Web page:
I haven’t been writing much lately, but definitely not for lack of things to talk about. In fact, now there are too many things to talk about. I honestly don’t even know where to pick up from, so this post will be more a general consideration than a detailed account of events.
Over the last weeks, we have seen the uncontested protagonist of Italian politics, Silvio Berlusconi, threatening (again) to withdraw his support to Enrico Letta’s executive.
Enrico Letta & Silvio Berlusconi
The reason why Berlusconi claimed he would leave the coalition was, supposedly, a fight over IVA (the Italian VAT, “value added tax”). After celebrating his victory following the abolition of IMU (see http://italianfactsrd.blogspot.it/2013/08/berlusconis-party-celebrates-abrogation.html), Berlusconi piled on it by stating that he would not tolerate an IVA increase. Too bad that Letta’s government, after giving in on IMU, noticed that they were still in need of tax revenue. So rumours about an IVA increase became more and more sound (and it is actually in place now).
At some point, Letta openly said that he would ask Parliament for a confidence vote, because he was not going to waste his time if he did not enough support.
Berlusconi took the IVA excuse to blackmail Parliament one more time. This whole argument in fact originated because Berlusconi, following a definitive jail sentence for tax fraud, is facing expulsion from the Senate. The dedicated Senate commission had already voted once in favour of his decay. What Berlusconi was clearly saying was “Either you save me, or I will end your government”. That’s just how much blackmail potential he still has (and this is without a doubt the worst aspect of a grand coalition in Italy).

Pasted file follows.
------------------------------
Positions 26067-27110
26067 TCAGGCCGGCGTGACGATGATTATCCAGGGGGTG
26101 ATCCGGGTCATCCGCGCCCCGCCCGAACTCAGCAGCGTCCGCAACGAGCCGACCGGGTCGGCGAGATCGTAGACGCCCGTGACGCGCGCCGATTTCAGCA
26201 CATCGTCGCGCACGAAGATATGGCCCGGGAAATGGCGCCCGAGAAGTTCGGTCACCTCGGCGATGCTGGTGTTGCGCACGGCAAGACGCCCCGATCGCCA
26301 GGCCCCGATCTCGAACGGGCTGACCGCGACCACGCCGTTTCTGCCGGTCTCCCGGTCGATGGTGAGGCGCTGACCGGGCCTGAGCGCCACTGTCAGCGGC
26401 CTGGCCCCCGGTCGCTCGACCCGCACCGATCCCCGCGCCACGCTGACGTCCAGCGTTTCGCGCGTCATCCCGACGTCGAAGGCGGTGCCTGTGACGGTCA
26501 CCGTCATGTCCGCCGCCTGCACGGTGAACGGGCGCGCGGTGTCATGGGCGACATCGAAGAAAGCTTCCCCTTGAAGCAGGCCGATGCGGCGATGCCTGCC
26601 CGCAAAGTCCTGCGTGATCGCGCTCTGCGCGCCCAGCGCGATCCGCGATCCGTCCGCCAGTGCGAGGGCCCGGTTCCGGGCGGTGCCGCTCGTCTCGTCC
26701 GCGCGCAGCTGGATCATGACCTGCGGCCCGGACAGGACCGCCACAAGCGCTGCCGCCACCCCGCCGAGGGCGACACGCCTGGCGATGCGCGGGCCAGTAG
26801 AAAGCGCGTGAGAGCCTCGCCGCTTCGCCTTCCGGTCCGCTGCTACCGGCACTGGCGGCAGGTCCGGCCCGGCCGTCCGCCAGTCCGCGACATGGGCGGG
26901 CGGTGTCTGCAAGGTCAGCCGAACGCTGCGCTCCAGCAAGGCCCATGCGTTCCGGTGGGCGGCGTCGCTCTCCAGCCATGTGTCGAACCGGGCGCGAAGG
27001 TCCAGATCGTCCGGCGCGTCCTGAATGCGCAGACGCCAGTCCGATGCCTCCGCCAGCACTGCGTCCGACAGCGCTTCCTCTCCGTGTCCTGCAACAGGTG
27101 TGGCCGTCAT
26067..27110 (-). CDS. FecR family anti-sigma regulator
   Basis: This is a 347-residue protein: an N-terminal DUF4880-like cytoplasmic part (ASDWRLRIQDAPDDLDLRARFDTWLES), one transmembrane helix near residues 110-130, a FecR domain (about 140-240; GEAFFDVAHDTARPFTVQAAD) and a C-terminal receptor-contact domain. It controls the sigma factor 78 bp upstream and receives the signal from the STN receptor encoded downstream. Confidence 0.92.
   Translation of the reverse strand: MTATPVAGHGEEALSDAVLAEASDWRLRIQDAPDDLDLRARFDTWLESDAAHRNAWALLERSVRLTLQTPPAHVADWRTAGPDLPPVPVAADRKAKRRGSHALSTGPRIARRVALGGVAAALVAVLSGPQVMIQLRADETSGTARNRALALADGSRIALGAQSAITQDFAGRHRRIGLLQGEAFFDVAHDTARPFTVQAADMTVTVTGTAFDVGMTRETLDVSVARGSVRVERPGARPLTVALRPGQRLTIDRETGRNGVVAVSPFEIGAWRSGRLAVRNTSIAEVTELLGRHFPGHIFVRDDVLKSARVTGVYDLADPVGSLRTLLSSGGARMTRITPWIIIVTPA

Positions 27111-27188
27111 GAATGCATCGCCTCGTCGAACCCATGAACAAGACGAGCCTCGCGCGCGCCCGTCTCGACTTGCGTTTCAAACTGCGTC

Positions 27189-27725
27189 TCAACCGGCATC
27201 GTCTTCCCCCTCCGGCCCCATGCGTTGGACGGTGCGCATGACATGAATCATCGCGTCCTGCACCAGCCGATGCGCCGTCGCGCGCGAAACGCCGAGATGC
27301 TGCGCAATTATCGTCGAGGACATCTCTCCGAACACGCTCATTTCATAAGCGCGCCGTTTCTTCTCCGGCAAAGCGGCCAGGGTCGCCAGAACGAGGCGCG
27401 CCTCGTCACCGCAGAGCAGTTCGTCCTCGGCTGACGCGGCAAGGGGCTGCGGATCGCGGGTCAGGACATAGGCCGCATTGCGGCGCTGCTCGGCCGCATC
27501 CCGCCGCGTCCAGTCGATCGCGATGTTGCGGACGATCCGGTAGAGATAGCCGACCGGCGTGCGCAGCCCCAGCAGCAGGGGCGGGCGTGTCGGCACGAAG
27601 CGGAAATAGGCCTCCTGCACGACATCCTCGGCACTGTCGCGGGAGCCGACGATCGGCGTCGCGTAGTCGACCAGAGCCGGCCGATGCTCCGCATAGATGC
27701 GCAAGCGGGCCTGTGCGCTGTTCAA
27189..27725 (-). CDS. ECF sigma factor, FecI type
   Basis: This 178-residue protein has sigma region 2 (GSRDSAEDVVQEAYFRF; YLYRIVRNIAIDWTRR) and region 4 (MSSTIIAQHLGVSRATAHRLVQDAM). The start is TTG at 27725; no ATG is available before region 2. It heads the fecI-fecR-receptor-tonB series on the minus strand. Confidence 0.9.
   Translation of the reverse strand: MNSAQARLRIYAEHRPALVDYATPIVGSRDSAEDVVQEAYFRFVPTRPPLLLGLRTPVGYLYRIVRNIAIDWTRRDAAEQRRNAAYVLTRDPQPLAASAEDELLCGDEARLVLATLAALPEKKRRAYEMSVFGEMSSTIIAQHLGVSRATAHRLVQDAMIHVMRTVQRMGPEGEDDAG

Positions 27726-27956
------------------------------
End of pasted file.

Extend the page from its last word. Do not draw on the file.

So, Berlusconi said until the very end that he would deny the confidence. But when the actual vote took place, last Wednesday, it was pure chaos. He insisted in voting no. But then, and this is a real unprecedented episode, his party divided on the subject: a faction led by secretary Angelino Alfano claimed that they would vote in favour of Letta despite what Berlusconi said. The party held a meeting and, after a morning spent going back and forward, Berlusconi eventually announced that they would vote “yes” in the confidence vote.
So, in the end, the government is still there, still potentially blackmailed by the same person. To quote a famous line from the Italian movie “Il Gattopardo”: “Everything must change, so that everything can stay the same”.
However, something that I found shocking actually happened this time: The People of Freedom did not stand blindly by Berlusconi’s side, for once. Both Berlusconi’s old party Forza Italia and the current People of Freedom are the perfect example of a 100% personalized party: they simply could not exist without him. And yet, this time something went differently. Either they reconcile, or the party will probably split into those remaining loyal to the leader and those going on to form a new group.
And finally: as expected, yesterday morning the Senate commission voted again in favour of Berlusconi’s decadence from his senatorial title. Now, for what I understood, he will face a vote from the whole Senate. We are all waiting to see if at least something will change, this time.